Ben perceives the world as a highly abstract construction that can be blissful and ordered sometimes. The work he creates seeks to monumentalize the destruction that humans have done or are doing (with accelerated processes of alteration and removal for example) of land and even country.
"I break the world up into at least two spheres - the human world and the natural world. Sadly, most humans have unconsciously disconnected themselves from the natural world.
Unfortunately, they are far more consumed by capitalism, colonialism and social constructs and they simply cannot see what's beneath their feet, or what goes into their bellies, or into their lungs."
Some of Taranto's favourite creators that give him inspiration during moments of deep despair are First Nation artists.
"My favourites currently are Karla Dickens, Tony Albert and Reko Rennie etc. Too many to list actually. Every time I go to an art gallery I tend to get re-inspired and reminded of my favourites: Kandinsky, Bacon and Mona Hatoum."
Taranto believes that art can truly heal and help so many people right across the globe.
"It is a culture that will keep both the human and the world moving, healing and healthy. Nothing else. Money tries to convince us of its healing power. Consumerism - buy to be happy. Sugar too - eat to be happy. Also alcohol and other toxins as well - forget your troubles. Culture is definitely the only thing that can heal us. Art and culture bring people together." declares Taranto.
To him, art is a universal language because it is a visual language. And it transcends written word, spoken word and global languages. It was the first language we learnt/developed.
Art, in Ben Taranto's opinion, is seen as a universal language because it can also bring people together.
Bernard Kelly - Edwards (aka BKE)
'The earth is our master teacher.' - Bernard Kelly - Edwards
Bernard Kelly - Edwards is an Indigenous artist who began his personal journey of self-discovery by attending a cultural program called Red Dust Healing. Bernard is a Gumbaynggirr man. And Gumbaynggirr lands stretch from the Clarence River down to Stuarts Point on the north coast of New South Wales. It is Bernard's passion to promote mental health through an artistic perspective. He particularly finds it important to speak about the mental health of young Indigenous people. And he likes to primarily rely on the extraordinary and wonderous healing power of Miimga (Mother Earth). Bernard's ultimate approach to 'counselling' is using the tools that he personally found most constructive from his own experiences. Experiences are drawn from the raw and miraculous land around him.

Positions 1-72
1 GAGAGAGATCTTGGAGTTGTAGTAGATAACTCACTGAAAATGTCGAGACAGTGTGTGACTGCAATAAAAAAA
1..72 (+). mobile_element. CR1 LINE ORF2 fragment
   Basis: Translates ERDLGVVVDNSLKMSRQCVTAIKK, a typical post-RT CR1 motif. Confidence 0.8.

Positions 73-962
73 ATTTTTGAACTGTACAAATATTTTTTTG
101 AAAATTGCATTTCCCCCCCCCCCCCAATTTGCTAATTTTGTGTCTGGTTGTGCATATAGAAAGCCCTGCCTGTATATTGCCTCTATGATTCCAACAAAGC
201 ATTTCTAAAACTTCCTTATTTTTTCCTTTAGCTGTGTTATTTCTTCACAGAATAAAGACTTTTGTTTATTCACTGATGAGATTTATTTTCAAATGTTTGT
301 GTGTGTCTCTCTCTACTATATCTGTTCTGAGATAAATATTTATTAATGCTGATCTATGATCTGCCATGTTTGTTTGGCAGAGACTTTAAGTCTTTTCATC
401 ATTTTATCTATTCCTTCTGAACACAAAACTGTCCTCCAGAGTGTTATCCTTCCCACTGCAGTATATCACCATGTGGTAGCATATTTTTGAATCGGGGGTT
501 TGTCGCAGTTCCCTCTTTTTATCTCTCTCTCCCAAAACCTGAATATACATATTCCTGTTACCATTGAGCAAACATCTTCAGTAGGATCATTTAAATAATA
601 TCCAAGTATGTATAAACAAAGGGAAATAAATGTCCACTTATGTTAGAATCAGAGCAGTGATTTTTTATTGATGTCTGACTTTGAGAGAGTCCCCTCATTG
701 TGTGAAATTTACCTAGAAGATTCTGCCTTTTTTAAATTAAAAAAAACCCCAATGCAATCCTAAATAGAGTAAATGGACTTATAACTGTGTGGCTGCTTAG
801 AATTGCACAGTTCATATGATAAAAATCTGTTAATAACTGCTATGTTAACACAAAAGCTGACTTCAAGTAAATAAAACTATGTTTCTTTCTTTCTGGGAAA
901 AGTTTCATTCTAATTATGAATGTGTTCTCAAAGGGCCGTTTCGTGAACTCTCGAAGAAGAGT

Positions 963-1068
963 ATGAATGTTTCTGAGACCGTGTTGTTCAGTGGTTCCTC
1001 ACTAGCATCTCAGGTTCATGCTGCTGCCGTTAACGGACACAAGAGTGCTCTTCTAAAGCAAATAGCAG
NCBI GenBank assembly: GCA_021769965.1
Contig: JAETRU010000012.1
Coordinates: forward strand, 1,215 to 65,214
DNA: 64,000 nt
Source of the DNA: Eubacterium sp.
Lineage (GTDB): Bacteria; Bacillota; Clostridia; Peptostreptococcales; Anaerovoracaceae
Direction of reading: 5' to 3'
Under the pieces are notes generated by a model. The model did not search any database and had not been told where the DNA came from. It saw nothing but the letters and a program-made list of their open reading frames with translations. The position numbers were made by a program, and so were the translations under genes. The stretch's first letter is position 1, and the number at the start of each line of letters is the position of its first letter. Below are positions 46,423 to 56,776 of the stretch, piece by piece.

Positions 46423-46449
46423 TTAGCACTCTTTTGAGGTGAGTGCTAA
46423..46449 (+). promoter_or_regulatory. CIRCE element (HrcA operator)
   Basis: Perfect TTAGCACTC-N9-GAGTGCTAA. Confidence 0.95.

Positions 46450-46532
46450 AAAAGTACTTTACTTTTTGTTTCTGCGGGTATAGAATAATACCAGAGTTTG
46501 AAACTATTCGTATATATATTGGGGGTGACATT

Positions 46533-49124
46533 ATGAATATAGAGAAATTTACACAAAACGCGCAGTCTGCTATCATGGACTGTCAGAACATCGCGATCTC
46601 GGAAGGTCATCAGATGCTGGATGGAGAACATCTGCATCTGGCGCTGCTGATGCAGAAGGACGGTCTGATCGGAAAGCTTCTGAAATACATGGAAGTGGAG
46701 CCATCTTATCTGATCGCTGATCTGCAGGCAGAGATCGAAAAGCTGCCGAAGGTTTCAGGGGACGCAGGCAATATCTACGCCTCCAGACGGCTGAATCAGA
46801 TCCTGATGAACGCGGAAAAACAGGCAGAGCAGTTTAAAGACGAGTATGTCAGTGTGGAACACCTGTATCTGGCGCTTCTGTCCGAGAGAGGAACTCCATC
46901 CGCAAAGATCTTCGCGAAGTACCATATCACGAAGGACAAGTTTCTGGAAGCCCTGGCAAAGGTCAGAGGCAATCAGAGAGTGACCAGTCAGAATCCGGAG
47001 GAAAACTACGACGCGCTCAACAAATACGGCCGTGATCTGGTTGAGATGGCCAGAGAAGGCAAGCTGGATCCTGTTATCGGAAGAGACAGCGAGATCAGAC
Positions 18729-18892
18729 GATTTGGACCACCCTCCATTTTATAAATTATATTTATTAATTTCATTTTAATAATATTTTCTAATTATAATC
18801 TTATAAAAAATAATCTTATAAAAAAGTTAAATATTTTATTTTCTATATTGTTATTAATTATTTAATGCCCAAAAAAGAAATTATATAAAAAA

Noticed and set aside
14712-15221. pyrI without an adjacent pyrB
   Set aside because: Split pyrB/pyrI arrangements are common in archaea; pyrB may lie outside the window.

"Art to me means a room of freedom to express." Bernard Kelly - Edwards informed me during our recent discussion.
"It's a space where the world temporarily can't touch me. And I'm free to express whatever is coming through to me. It's also about telling a story that involves the freedom that I have."
Quite a lot of Bernard's artwork circulates around mental health recovery. And also a lot of works goes into extraordinary details about breaking free from the intergenerational traumas that he came from.
"When you talk to me about my personal opinion of art, you have got to understand that I was never taught how to be an artist. I grew up around domestic violence and all of this other heavy and dark stuff and also plenty of love. And unfortunately art was never a cultural practice for me when I was a young kid."
BKE later went on to speak about how a lot of the art on the East Coast was smashed by colonization.
"So there goes many of our patterns, many of our tools and many of our cultural practices on how to get the goanna fat out of a goanna to mix with orca to make this amazingly smooth texture on the paperbark. None of that was ever given to me."